Craving a new outlet despite his growing success, the indie rocker Hanni El Khatib took his cues from a perhaps unexpected source—the rap world.
The garage rocker, who has worked with hip-hop stars including Freddie Gibbs, became transfixed by the phenomenon of mix tapes—song collections which some rappers release at a dizzying pace but don’t consider albums.
“Rappers do it every day, so why can’t I do it? Why do rock bands have to be confined to this whole album and touring thing?” El Khatib asked.
The result is the 19-track “Savage Times.”
In commercial terms, it may mean little that El Khatib thinks of it as a mix tape, or that he has taken to calling it his fourth album.
“Savage Times” heads in more adventurous musical directions, with El Khatib mostly staying true to his bluesy guitar rock but also dabbling in electronic effects, pop and, yes, hip-hop.
“Savage Times” also brings out the most upfront statements on personal identity by El Khatib, a first-generation American born to a Palestinian father and Filipina mother.
“This project was the most liberating thing musically I’ve ever made because I removed the album stigma,” El Khatib told AFP at a beerhouse in Los Angeles.
“Usually when I’m making a record, I’ll think that there has to be a blend of songs and that they have to be cohesive sonically, or otherwise people won’t think it’s an album,” he said.
“That wasn’t the point. The point was to make it an exercise in production—what can I do as a producer and as a musician?” he said.
“Savage Times” comes out Friday around the world except in France, where El Khatib has enjoyed a particularly strong fan base and it will be released March 3.
- ‘I was born brown’ -
El Khatib’s career has rarely touched on his ethnicity. He entered music from the fashion world, where he remains a designer at skateboarder label HUF in his native San Francisco.
That changes on “Savage Times.” The track “Born Brown” builds off psychedelic loops as El Khatib shouts with punk ferocity about his immigrant heritage, ending with the lines, “I was born brown—born brown!”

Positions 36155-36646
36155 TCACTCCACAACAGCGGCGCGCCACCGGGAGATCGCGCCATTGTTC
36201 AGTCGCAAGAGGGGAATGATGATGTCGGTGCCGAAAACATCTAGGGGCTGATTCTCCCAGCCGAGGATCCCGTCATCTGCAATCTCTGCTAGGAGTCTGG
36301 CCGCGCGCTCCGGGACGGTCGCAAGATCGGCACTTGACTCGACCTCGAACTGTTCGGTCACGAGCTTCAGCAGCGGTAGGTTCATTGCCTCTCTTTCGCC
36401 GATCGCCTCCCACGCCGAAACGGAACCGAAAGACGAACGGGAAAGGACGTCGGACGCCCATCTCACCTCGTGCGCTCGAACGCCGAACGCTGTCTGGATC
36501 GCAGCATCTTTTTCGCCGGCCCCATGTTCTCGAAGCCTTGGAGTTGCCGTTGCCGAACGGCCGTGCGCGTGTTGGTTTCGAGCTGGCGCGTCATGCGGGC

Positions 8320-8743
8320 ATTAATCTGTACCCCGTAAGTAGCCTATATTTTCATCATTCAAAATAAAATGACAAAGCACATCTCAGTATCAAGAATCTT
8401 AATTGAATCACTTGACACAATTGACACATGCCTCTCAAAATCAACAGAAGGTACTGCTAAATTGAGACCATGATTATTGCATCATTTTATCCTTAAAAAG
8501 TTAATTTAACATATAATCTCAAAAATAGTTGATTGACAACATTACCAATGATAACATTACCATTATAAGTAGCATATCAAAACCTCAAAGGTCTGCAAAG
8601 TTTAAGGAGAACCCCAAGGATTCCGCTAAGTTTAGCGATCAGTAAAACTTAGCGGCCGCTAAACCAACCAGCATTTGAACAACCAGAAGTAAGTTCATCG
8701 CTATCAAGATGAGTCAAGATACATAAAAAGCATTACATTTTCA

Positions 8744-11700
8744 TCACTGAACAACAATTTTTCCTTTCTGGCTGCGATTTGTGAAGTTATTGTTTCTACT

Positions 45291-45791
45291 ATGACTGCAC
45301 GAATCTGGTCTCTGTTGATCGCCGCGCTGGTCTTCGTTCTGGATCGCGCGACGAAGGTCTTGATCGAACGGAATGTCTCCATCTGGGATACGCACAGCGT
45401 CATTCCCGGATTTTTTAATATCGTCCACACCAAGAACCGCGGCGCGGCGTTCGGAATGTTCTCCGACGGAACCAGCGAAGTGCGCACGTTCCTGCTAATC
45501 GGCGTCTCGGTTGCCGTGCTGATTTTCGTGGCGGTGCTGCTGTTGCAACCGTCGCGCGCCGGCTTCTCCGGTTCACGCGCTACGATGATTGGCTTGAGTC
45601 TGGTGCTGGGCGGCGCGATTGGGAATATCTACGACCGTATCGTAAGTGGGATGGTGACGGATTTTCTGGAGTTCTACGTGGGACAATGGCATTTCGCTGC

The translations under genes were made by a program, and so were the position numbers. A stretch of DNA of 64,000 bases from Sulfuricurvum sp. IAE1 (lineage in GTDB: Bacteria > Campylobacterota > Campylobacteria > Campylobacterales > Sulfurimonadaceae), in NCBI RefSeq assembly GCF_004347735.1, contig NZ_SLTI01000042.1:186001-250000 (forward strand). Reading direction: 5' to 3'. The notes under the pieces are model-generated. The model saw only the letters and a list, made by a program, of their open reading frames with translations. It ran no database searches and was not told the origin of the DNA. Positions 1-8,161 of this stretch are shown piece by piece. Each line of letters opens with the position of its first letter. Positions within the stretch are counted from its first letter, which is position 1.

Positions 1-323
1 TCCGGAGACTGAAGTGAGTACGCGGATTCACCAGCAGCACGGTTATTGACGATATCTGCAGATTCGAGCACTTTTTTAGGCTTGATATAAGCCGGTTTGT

On “Mangoes and Rice,” with an indie swagger reminiscent of Sonic Youth or the Pixies, El Khatib affectionately remembers food his mother made for him.
El Khatib, who at an album release party in Los Angeles dedicated a song to immigrants, did not dispute that President Donald Trump’s election may have awoken his consciousness.
With an identifiably Arab name, he said he often encounters misperceptions with uninitiated listeners categorizing him as world music or thinking Hanni El Khatib is an invented band name.
But El Khatib insisted he was not pushing a political agenda.
“By all means, I’m not trying to be an outspoken political artist, mostly because I don’t feel that it’s my place to do that,” he said.
“I can only speak from my experience—what I’ve been through and how I feel and how I get treated just because of my name,” he said.
El Khatib doubted that many people were looking to him for political cues but said, “I do have a platform over the guy working at the coffee shop.”
“And that guy at the coffee shop isn’t going to be asked six months later by a journalist about his Twitter.”
- Freedom with own label -
El Khatib toured almost all of 2015 to promote his last album, “Moonlight,” but his shows came to an abrupt end when the Bataclan attack forced a cancellation in Paris.
He said he had already felt that his touring was getting stale and wanted to head back into the studio.
Before compiling “Savage Times,” El Khatib started putting out the songs for free—an approach that he said initially unnerved his associates.
But El Khatib co-owns his own label, Innovative Leisure, handling detail down to designing art for album covers.
“The beauty of the modern landscape of the music industry is that it is in a kind of disarray. People are playing by their own rules,” he said.
“I thought, I’m cutting out the middlemen anyway. So who do I have to answer to?”